Nothing Makes More Sense Than Mister Rogers Prayer Candles

by Madison Vanderberg
Originally Published: 
Scary Mommy, Illuminidol and Steven Moore/EyeEm/Getty

Mister Rogers prayer candles exist and here’s where you can buy a few

Long before anyone had ever uttered the phrase, “self-care,” there was a charming children’s program on PBS called Mister Rogers’ Neighborhood that was just as effective at lulling one into a zen state as any jade roller/essential oil/meditation app combo out there now. Kids and parents zoned out in front of the television screen daily to the soothing sounds of Mister Rogers‘ slow and calming ASMR-like voice as he gently and methodically changed his shoes or made simple crafts. Mister Rogers was so calm, so influential, and so revered in households across the U.S. that in some ways, he’s become a kind of saint, so it only makes sense that Fred Rogers finally got the prayer candle treatment. Step aside Virgin Mary, because there’s a new deity in town and his name is Fred Rogers.


Illuminidol sells three different Fred Rogers-inspired prayer candles for $15 each and 10% of all sales go a charity of your choice. Illuminidol calls their candle, “The most divine way to bless any Mr. Rogers disciple!”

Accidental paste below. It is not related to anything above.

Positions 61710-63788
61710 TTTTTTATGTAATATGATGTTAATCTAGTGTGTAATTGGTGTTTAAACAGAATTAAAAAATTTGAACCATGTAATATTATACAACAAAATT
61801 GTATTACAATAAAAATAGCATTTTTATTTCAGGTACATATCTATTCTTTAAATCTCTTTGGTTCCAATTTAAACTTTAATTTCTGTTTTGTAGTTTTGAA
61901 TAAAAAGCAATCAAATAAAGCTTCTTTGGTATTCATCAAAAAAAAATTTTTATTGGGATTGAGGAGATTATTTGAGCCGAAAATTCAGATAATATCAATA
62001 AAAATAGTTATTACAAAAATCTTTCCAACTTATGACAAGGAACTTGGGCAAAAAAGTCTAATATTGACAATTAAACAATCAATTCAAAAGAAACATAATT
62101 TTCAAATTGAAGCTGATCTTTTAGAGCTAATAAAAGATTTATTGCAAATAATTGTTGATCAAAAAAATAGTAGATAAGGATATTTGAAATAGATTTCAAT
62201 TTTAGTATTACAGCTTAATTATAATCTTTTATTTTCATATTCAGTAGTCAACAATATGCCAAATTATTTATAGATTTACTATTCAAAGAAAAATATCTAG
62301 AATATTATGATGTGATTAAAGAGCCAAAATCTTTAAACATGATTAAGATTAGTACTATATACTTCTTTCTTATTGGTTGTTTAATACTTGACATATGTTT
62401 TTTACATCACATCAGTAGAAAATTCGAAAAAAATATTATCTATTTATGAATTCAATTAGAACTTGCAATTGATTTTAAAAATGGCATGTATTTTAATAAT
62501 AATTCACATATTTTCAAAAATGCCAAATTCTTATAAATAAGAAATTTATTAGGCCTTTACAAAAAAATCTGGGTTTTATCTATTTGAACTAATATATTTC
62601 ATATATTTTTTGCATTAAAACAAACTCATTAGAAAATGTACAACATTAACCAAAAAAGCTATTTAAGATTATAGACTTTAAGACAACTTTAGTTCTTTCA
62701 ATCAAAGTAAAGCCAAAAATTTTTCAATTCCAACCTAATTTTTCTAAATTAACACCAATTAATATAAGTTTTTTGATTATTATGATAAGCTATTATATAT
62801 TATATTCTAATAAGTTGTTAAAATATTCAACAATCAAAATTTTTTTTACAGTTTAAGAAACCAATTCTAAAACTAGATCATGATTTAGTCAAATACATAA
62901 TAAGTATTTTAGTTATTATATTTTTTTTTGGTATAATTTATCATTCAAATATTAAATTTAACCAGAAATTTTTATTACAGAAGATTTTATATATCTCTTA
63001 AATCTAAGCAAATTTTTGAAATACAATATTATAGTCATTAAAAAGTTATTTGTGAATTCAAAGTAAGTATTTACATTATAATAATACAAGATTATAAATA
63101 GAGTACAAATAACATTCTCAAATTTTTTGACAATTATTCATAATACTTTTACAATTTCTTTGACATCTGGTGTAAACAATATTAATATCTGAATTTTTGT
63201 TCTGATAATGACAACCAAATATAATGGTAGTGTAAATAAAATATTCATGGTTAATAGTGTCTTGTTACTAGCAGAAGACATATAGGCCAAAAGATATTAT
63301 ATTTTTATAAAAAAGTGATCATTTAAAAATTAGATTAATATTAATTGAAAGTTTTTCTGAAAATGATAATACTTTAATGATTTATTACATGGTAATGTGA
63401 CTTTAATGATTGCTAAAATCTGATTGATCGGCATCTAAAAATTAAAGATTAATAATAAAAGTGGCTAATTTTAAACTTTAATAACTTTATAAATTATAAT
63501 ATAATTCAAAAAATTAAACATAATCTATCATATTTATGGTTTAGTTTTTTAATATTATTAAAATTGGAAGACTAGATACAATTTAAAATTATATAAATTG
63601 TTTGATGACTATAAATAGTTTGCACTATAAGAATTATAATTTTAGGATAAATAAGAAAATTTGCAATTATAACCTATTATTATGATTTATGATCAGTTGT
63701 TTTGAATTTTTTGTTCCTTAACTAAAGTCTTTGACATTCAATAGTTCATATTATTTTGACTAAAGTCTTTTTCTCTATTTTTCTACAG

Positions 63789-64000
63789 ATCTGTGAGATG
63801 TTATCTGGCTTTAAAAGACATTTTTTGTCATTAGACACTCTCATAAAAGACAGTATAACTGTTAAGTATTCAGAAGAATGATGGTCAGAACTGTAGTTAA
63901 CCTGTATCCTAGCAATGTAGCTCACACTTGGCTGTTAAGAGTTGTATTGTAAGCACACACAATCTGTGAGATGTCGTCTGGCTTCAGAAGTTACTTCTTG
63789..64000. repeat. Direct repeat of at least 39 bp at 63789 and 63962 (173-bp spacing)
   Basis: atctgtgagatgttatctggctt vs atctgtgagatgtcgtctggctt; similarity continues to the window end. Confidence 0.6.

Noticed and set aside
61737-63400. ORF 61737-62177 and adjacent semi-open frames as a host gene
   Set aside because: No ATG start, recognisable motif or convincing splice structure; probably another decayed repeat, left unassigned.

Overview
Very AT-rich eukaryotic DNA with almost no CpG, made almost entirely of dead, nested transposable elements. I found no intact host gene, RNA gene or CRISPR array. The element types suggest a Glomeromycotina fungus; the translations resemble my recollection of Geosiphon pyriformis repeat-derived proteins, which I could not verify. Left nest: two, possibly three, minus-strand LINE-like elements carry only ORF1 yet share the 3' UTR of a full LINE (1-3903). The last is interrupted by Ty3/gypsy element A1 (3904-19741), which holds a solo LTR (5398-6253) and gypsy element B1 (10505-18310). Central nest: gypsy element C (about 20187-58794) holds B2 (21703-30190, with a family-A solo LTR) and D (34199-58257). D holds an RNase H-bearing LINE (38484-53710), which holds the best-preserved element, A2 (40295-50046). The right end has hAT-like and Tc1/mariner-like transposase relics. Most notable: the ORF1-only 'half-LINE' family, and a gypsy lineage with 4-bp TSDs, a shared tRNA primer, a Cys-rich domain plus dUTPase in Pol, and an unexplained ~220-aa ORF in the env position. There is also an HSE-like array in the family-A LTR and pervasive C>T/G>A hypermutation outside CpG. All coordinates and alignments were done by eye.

FlixWixCandles on Etsy sells a Mister Rogers candle that shows him wearing one of his signature cardigans while holding his trusty puppet friend, Daniel. “Fred Rogers. One of the best people to roam the planet, EVER!” the description reads. “Mister Rogers’ Neighborhood was an American staple that brought joy into our homes and educated our parents, us & our children. He was an activist and an advocate for children from ALL backgrounds.”

A Mister Rogers prayer candle is extremely apropos considering there’s a line in the new movie A Beautiful Day in the Neighborhood where the journalist character set to profile Tom Hanks’ Fred Rogers calls him “a saint.” However, despite the fact that this man was born to grace the side of a prayer candle, his wife Sara Joanne Byrd specifically told the filmmakers when making the movie to “not treat her husband as a saint,” which was a tall order for the man who changed lives and seemed, well, perfect.

“He’s out there now as somebody who’s somehow way above all the rest of us,” Byrd told the Los Angeles Times. “People invariably say, ‘Well, I can’t do that, but I sure do admire him. I would love to do it.’ Well, you can do it. I’m convinced there are lots of Fred Rogerses out there.”

And on that note, we’ll light a Fred Rogers prayer candle in his honor and do something kind for our neighbor. It’s a beautiful day in the neighborhood…

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